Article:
Simbi goes to school [Featured Artiste: Psalmos]

Simbi / Image Source: BBM
Remember Ali and Simbi from your primary school textbook? Well, the picture on the right should refresh your memory.  Let’s assume for today that Simbi has graduated from secondary school.  The next logical step for her to take is to go to the university, right?  Once upon a time, Simbi had no choice, but to go to a public university (federal or state), since private universities in Nigeria were more or less non-existent.  Fast-forward to 2011.  Simbi can choose to attend either a public or private university.  Okay, let me snap out of this third person narration mode for now. 

One problem we can all agree on that plagues Nigerian universities is cultism.  It used to be that this was a problem that was peculiar to public universities, and that the private universities were “squeaky clean” and did not have cults.  But the reality is that regardless of the affiliation of the private universities (e.g. Bowen University is owned by the Nigerian Baptist Convention, and Babcock is owned by the Seventh Day Adventist Church in Nigeria), there is a growing problem of cultism in private universities. It does not matter whether the cultists in private schools are ex-cultists who were rusticated from public universities or whether some students feel that their learning experience is not complete without cultism (hence the need to create cults in an otherwise “cult-free” environment).  What matters though is the implication of this trend for private universities in Nigeria.  

It means that for those who refused to enroll in public universities for that particular reason (i.e. to avoid cultism wahala), presently (and arguably in the years to come), they can expect to ‘face the music’ in private universities as well.  I don’t think I need to make a case against cultism; it has claimed too many lives and caused too much irreparable damage for any sane person to brand it as a good thing.  I personally think cults are gangs and so the problem should be treated as a “special crime.” However, labeling it as a crime (which I think you can justifiably call it), raises the issue of enforcement, and as we all know, the Nigerian Police Force is not exactly capable of handling regular crimes like armed robbery, talk less of cultism.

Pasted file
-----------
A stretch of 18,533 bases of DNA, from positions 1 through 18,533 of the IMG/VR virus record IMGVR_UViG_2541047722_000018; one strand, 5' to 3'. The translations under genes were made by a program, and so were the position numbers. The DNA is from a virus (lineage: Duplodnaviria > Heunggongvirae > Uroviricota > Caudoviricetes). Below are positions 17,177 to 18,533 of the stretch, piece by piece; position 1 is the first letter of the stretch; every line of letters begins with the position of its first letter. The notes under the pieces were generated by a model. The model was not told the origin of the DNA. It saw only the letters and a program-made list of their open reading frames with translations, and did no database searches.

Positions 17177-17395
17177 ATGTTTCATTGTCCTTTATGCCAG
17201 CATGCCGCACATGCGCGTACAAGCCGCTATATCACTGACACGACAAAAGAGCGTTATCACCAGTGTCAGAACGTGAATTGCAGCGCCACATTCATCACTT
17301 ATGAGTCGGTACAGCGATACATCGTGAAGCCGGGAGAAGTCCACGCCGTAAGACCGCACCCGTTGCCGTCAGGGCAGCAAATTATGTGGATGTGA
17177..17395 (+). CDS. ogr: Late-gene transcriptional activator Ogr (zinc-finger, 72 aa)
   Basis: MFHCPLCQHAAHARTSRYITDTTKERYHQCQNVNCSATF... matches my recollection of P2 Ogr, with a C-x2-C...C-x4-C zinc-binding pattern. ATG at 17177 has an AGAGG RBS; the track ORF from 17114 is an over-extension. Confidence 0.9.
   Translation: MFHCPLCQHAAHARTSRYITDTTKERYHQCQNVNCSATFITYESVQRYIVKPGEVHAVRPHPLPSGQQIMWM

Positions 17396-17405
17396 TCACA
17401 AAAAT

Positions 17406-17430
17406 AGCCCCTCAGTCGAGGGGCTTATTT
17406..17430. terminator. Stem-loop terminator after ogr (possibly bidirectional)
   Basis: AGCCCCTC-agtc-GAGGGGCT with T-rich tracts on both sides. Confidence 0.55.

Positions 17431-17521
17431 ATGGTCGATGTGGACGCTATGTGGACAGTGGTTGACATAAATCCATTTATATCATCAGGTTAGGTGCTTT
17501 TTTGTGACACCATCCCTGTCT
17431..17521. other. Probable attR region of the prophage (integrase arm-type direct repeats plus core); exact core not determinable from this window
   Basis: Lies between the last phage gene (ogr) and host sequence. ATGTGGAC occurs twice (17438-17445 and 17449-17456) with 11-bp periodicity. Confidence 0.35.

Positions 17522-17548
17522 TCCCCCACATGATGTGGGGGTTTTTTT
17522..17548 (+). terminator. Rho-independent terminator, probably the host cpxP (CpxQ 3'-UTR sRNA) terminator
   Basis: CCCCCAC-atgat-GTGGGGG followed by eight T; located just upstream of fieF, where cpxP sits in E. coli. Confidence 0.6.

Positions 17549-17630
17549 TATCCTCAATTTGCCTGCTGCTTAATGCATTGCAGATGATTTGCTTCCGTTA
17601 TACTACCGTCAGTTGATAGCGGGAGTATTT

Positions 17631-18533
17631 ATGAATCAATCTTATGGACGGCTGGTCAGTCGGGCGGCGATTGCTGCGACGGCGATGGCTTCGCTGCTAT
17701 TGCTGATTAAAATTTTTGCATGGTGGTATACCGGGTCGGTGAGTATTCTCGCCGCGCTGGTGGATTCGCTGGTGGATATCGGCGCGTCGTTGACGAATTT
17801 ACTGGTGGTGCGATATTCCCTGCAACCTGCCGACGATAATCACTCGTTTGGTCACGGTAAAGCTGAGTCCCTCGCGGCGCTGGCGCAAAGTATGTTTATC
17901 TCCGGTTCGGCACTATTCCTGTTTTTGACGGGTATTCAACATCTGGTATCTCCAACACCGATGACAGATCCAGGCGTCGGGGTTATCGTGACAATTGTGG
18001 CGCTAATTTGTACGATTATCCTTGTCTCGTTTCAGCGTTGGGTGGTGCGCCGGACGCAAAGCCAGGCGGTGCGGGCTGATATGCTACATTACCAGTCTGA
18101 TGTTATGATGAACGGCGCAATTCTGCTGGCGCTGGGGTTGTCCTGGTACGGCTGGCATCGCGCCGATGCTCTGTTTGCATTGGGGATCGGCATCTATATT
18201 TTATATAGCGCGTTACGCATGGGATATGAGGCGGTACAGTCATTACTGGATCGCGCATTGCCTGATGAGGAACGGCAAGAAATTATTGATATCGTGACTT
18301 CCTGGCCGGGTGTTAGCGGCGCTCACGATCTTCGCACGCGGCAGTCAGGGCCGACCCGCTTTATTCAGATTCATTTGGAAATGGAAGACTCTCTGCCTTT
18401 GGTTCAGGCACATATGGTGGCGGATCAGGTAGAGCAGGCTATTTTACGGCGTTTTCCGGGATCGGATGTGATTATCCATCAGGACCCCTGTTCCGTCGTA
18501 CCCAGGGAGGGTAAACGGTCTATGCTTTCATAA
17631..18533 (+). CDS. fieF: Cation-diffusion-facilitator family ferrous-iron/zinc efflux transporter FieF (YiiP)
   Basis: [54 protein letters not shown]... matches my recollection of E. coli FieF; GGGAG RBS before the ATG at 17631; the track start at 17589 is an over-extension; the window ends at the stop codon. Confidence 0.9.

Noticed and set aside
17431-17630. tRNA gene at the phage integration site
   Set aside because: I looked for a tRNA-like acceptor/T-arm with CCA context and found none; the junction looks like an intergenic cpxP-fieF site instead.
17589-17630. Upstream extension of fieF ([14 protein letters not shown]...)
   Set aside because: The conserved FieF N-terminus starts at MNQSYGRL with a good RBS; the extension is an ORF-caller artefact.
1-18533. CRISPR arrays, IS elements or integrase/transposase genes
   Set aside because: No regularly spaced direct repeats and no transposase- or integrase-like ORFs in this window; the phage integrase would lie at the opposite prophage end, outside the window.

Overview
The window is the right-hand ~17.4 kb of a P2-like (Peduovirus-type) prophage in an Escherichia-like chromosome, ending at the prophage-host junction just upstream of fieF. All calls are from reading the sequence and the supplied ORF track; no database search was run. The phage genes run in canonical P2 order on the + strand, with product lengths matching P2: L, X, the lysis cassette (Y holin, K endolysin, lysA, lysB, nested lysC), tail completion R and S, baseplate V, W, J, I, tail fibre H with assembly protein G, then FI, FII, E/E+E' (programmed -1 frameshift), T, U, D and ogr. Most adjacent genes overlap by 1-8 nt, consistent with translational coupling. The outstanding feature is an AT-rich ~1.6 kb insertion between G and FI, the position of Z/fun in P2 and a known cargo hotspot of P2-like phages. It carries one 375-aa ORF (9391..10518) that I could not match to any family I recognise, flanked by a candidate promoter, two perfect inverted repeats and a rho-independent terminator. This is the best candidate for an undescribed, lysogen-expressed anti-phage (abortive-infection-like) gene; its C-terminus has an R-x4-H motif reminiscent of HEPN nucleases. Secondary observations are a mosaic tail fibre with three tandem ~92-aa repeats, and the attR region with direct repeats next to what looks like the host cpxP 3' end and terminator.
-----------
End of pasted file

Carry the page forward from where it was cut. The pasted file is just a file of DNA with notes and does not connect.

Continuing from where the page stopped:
Without going into details of the various ways in which the police force is in dire need of help (I am sure we are all aware of this), my point is this: Changing the nature (I am not sure this is the right word) of schools (i.e. private versus public) clearly has not eliminated the problem of cultism.  If that was the solution, then we would not even be having this discussion.  But clearly the problem of cultism is much more deeply-rooted than we may think and just chopping off the “branches” cannot even be classified as damage control, because the root of the problem still remains.  The question though is what is the root of the problem of cultism?  I have a few thoughts, but I will share them in subsequent posts.  Let me stop here for now, but please if you have any answers, share them abeg!

Featured Artiste: Psalmos

Today’s Featured Artiste is none other than Psalmos.  

Psalmos [Screen shot]
Her song “He Good” featuring Hess caught my attention for two reasons: First, her voice.  She has a sonorous voice (the auto-tune was totally unnecessary, Psalmos.  Just singing with your own voice throughout would have been just fine).  Second, the song combines a few popular Yoruba praise and worship songs (maybe I should even call them “old school” self because I have not heard those songs in ages) in a nice medley while adding her own distinctive touch to it.  For me, that’s a plus because I typically don’t like listening to praise and worship songs unless you have done something different and/or innovative with them to make me look at them from another angle.  (*Gospel artistes, please take note o!*).  The video was also enjoyable and I loved that her pink and blue dress (pictured below).